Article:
May 8, 2018
Hay has become a hot commodity in Iowa this spring, and producers with hay for sale have hauled home high prices from auctions. Demand is simply greater than supplies available.
As winter weather stretched into spring and pounded the Upper Midwest, cattle producers were running out of hay. Snow stunted the growth of spring pastures, so hay had to be fed longer before cattle could be let out to pasture. “The need to feed hay has extended further into spring than normal,” says Brian Lang, an Iowa State University Extension field agronomist in northeast Iowa.
Buyers have flocked to hay auctions, looking for hay to feed their livestock. Dale Leslein, manager of Dyersville Sales Co., says attendance at that weekly hay auction in northeast Iowa, held each Wednesday, has been up. Carl Shirk, owner of Fort Atkinson Hay Auction, also in northeast Iowa, says prices have been extremely strong at his weekly sale, too.
Dry weather impacted supply
The short supply situation this spring is due to two main factors: Weather conditions in 2017 reduced hay yields in parts of Iowa and in some other states. Drought in Kansas, Texas and other areas in 2017 resulted in a lot of Iowa-produced hay being sold to buyers outside of Iowa.
Paul McGill, owner of Rock Valley Hay Auction in northwest Iowa, sells hay to buyers in Iowa and Minnesota. He says the tight supply started in his marketing area with last year’s drought in the Dakotas and Montana. “We get a lot of our hay from those states. At the beginning of last summer, the drought out there didn’t hurt our supplies coming in too much. But the ranchers in the Dakotas and Montana began thinking ahead and knew they’d have to feed more hay later, so they held on to the hay they had, rather than sell some of it.”
Earlier this spring, Leslein at Dyersville saw something unusual. The low-quality hay used for grinding for beef and dairy cattle was fetching unusually strong prices. At one weekly sale in early April, prices for large squares of utility grinding hay topped $165 per ton. That’s five times the price from a year earlier, when it was $30 a ton.
At the auction on April 25, the market was sharply higher and lower all in the same day. “That was a unique sale day,” Leslein says. “We saw the low-end hay, very poor quality, drop down in price. I think the grinding market has run out of gas now. But the top-end, high-quality hay in big square bales fetched really strong prices in late April — highest prices of the year.”
Demand from local buyers
A load of big square bales came in on April 25 (first-cutting hay from a year ago), and it was average quality. “We sold it by the bale, and it brought $155 per bale,” Leslein says. “That figures out to $320 to $330 a ton.”
The Dyersville auction sold 1,085 tons of hay that week, mostly to local buyers in northeast Iowa.
What about demand coming out of Kansas and Oklahoma where they’ve had range fires with dry weather this spring? Leslein has had some calls from that area, but as of late April hadn’t shipped any hay down there yet. Those areas of Kansas and Oklahoma are now getting some new-crop hay out of Texas, a shorter haul compared to northeast Iowa.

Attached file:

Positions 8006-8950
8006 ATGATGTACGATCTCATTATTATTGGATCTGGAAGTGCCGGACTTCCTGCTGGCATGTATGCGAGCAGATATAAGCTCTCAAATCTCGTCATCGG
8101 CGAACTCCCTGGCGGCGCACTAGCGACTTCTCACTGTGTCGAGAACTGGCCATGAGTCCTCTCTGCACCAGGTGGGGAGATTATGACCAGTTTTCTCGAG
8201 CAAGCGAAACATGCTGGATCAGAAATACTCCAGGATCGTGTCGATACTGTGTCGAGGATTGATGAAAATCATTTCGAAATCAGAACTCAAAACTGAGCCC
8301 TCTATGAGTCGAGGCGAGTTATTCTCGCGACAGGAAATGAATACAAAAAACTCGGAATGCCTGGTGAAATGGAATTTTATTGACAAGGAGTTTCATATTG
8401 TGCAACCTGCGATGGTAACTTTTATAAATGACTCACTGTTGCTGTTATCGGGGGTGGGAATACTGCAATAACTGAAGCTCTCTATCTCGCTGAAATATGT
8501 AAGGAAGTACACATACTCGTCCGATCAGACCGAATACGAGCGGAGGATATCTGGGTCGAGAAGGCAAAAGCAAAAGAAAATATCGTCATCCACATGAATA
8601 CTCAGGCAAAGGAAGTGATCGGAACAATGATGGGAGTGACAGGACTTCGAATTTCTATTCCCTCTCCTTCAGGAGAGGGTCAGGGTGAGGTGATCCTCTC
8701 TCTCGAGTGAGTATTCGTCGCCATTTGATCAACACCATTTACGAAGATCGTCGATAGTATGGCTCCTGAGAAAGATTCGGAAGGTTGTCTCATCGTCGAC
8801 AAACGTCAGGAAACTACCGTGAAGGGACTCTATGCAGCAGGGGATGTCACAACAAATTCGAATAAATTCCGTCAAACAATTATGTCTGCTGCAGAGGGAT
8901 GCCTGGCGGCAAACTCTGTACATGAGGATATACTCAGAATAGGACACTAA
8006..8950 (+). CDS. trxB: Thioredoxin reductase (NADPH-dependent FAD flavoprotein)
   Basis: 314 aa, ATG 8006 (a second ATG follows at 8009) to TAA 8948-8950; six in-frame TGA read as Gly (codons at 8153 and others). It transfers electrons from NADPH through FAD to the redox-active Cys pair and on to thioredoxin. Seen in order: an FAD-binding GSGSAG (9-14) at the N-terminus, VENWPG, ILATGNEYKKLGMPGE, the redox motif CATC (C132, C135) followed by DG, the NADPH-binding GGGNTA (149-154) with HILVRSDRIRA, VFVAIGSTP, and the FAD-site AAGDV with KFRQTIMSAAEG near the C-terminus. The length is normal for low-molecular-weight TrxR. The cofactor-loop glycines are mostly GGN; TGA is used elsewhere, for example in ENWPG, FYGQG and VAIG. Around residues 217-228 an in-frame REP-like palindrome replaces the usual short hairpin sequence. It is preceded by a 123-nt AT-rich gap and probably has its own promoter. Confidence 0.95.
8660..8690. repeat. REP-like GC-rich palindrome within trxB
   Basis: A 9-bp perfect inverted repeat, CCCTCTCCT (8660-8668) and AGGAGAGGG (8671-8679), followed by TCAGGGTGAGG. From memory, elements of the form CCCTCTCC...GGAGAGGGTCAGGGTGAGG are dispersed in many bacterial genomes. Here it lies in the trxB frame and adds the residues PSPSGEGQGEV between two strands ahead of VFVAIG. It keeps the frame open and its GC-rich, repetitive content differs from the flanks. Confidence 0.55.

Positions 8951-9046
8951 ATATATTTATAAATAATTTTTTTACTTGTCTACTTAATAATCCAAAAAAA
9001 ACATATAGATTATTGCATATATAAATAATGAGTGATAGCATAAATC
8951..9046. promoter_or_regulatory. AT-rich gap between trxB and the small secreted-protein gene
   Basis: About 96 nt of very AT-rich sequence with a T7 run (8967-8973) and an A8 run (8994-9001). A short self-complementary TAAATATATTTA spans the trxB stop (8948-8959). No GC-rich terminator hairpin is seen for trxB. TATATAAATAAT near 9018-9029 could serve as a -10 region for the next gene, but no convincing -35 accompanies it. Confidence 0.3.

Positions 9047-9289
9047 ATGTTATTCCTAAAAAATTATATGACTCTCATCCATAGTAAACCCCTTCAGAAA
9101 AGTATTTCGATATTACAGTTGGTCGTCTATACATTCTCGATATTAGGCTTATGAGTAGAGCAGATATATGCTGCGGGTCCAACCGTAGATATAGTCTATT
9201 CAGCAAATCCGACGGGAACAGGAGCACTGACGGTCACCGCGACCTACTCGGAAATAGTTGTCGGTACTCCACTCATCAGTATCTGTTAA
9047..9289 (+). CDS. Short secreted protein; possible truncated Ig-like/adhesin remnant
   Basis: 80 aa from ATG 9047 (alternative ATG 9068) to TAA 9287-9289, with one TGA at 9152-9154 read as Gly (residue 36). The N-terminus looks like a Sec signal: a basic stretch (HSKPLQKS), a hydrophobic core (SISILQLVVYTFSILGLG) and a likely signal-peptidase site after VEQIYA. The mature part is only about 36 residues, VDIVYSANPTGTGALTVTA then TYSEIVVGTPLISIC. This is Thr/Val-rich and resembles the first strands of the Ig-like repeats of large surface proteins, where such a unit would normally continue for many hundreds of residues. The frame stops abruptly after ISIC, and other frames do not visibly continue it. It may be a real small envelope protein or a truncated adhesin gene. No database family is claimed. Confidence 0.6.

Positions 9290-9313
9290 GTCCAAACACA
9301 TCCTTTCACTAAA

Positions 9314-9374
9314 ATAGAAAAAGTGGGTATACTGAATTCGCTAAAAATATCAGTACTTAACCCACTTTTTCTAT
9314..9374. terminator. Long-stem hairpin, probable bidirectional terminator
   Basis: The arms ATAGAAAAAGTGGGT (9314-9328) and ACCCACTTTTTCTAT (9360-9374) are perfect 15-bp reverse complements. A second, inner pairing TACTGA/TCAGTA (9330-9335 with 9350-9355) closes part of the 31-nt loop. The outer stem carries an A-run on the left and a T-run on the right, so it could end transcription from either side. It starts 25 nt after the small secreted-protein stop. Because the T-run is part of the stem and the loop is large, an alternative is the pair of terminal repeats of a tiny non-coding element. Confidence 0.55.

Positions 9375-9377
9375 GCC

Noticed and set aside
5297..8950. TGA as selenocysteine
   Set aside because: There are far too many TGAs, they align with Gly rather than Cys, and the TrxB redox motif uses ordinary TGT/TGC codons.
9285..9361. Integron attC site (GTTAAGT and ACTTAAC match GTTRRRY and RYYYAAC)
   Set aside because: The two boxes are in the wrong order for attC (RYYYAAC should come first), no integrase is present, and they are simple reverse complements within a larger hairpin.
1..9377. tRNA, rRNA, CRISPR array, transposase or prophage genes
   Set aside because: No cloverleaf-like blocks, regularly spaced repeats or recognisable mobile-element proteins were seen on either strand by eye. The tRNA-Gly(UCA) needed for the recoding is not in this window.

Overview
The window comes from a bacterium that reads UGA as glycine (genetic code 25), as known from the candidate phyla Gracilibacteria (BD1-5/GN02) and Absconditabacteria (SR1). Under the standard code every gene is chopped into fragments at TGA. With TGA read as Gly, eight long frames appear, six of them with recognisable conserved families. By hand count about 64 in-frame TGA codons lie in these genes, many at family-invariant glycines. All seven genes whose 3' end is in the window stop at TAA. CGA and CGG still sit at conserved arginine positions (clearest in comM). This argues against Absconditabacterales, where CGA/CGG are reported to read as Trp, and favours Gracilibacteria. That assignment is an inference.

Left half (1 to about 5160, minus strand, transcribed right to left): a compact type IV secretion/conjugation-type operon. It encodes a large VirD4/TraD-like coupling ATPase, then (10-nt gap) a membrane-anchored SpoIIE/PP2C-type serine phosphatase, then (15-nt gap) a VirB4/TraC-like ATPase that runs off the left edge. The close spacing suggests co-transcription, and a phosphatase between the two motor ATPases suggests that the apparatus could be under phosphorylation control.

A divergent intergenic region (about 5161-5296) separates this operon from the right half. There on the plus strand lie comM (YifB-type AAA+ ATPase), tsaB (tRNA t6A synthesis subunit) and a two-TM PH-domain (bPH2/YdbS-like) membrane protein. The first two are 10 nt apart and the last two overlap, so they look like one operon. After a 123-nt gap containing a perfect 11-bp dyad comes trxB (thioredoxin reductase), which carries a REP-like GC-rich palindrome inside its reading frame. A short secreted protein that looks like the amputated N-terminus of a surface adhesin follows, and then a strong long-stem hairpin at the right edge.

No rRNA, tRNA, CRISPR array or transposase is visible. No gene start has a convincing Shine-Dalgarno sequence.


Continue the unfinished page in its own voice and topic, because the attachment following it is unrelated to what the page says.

Best time to sell new-crop round bales?
For the past month or so, tonnage of hay available at auctions has been down, but prices are good. Leslein recommends if you will have new-crop hay for sale this spring, “take advantage of these strong prices we have now. Because we’re not going to have the number of cattle to feed six months from now that we have today.”
His current observation: “We’re going to have a lot less cattle on feed later on in 2018 and in the coming year. Also, I don’t think dairy farmers are going to take this low $12 milk price into next winter and continue milking the number of cows they are milking today. In total, with both beef and dairy cattle, we’re going to have fewer animals to feed. So the best time to sell your new-crop round bales may be when they stop rolling as they come out behind your baler.”
Iowa 2017 county estimates
Last month, USDA released its final estimates for hay production in Iowa for 2017. The six maps in the slideshow below provide a statewide look at hay production.
• Alfalfa hay: Iowa’s northeast crop reporting district had the state’s largest alfalfa production in 2017 with 555,000 tons. The south-central district was second with 465,000 tons.
Looking at production by county in Iowa, Dubuque County was the leader in alfalfa hay production last year with 109,000 tons. Allamakee, Winneshiek, Jackson and Clayton counties rounded out the top five.
Lyon County led all counties with an average yield of 5.2 tons per acre. Monona, Delaware, Hancock, Clinton and Mitchell counties all also averaged 4.5 tons per acre or better.
• All other hay: The south-central crop reporting district had the largest production of all other kinds of hay in 2017 with 262,600 tons. The northeast district was second with 134,800 tons.
Appanoose County led all counties in “all other hay” production with 19,300 tons. Monroe, Davis, Wapello and Van Buren counties produced at least 10,000 tons.
Hardin County led all counties with an average of 3.65 tons per acre of “other hay.” Scott, Palo Alto, Jackson and Dickinson counties rounded out the top five with yields above 2.75 tons per acre.
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